Moreover, FIG. 2 also shows an alternative embodiment of the circuit arrangement where circuit elements 11 a and 11 b are provided on both sides of the coil 4 and driven by control 12 via signals 18 a/18 b, and where—in addition to the free-wheeling diode 10 (between the high side of the coil 4 and ground)—a further diode 17 is provided, which is also polarized opposite to the polarization of the supply voltage U but located in between the low side of the coil 4 and the self-sufficiency capacitor 15.
In this circuit arrangement, with open circuit elements 11 a and 11 b, and via the diode 17, the fast discharge of the coil 4 is effected via the discharge current path i0, outlined here by a dotted line, to the self-sufficiency capacitor 15, via ground through the measurement resistor 5 and the diode 10. This return feed of the energy stored in the coil 4 into the self-sufficiency capacitor 15 again increases the efficiency of the circuit arrangement and thus reduces its energy consumption; in particular, this is of special significance in the event of a supply voltage failure. Furthermore, it is especially in the critical switchover moment that the self-sufficiency capacitor 15 acts in a particularly low ohmic and damping fashion, so that in relation to a fixed resistor, as shown in FIG. 1, a minor voltage is induced on the coil 4.
The circuit is protected against single faults by the circuit elements 11 a and 11 b located on both sides of the coil 4. There are two alternatives for driving the circuit. On the one hand, in normal operation, the circuit element 11 b can remain permanently closed, with only the circuit element 11 a being controlled by means of pulse width modulation. In the circuit arrangement according to FIG. 2, during the free-wheeling phase and with the circuit element 11 a in an open condition, there will then result the free-wheeling current path—low ohmic via the free-wheeling diode 10 and the closed circuit element 11 b.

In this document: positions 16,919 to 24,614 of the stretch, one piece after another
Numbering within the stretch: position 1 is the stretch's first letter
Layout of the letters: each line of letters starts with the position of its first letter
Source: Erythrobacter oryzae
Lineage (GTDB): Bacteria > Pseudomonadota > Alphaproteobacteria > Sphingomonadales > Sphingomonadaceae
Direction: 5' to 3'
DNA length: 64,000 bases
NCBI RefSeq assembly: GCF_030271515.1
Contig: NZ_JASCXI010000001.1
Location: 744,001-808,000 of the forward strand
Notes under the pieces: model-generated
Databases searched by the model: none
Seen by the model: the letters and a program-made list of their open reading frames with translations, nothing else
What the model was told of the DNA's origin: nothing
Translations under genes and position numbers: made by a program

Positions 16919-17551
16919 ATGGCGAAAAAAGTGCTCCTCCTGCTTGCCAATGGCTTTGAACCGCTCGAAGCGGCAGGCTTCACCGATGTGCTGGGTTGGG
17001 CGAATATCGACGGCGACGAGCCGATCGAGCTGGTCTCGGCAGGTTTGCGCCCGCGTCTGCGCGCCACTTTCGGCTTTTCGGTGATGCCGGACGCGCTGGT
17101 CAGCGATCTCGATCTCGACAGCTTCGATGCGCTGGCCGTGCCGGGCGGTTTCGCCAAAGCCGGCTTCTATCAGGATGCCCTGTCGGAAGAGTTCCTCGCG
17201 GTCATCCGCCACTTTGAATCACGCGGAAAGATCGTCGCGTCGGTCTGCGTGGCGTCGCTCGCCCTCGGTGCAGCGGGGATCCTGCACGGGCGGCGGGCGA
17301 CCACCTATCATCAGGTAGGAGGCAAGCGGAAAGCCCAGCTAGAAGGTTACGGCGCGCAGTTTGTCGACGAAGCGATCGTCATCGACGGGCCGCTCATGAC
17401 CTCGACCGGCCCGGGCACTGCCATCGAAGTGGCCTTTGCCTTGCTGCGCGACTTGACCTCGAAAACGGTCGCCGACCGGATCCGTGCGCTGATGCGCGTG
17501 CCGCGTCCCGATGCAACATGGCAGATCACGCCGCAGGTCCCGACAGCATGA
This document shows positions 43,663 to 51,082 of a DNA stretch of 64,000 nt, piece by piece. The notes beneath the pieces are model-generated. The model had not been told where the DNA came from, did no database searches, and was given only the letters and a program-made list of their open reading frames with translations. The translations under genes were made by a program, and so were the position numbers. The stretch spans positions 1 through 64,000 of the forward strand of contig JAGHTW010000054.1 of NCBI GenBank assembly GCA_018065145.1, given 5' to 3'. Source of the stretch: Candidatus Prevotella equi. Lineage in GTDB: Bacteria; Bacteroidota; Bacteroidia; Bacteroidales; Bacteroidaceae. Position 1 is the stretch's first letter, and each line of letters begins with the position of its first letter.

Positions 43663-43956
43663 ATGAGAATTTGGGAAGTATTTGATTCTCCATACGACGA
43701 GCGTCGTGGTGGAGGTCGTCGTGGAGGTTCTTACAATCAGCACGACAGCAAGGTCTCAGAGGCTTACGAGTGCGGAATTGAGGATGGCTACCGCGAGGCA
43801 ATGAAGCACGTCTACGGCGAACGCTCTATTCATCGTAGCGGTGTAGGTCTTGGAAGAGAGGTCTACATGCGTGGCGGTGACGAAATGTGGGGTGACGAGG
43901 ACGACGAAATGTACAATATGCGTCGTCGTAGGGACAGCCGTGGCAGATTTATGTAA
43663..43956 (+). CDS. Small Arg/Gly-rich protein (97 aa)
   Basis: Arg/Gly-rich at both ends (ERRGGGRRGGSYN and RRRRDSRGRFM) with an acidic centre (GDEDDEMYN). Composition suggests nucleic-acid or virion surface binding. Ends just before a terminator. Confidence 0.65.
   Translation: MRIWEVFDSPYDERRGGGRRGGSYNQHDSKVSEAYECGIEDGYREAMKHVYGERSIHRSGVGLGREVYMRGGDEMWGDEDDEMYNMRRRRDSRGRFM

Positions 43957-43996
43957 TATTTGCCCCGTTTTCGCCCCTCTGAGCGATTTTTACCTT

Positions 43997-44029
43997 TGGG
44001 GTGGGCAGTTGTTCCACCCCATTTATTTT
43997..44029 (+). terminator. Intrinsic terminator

It would also be conceivable to connect the free-wheeling diode 10 direct to ground, so that the free-wheeling current path would then initially flow from the coil 4 via the diode 10 to ground, and then via measurement resistor 5 and circuit element 11 b.
However, it would appear to be particularly preferable to connect the circuit elements 11 a and 11 b in synchronism so that even in normal operation freewheeling is effected via the self-sufficiency capacitor 15. This significantly increases the discharge speed of the coil 4 and thus the response speed of the circuit arrangement, without noticeably reducing the efficiency in relation to the variant with a closed second circuit element 11 b.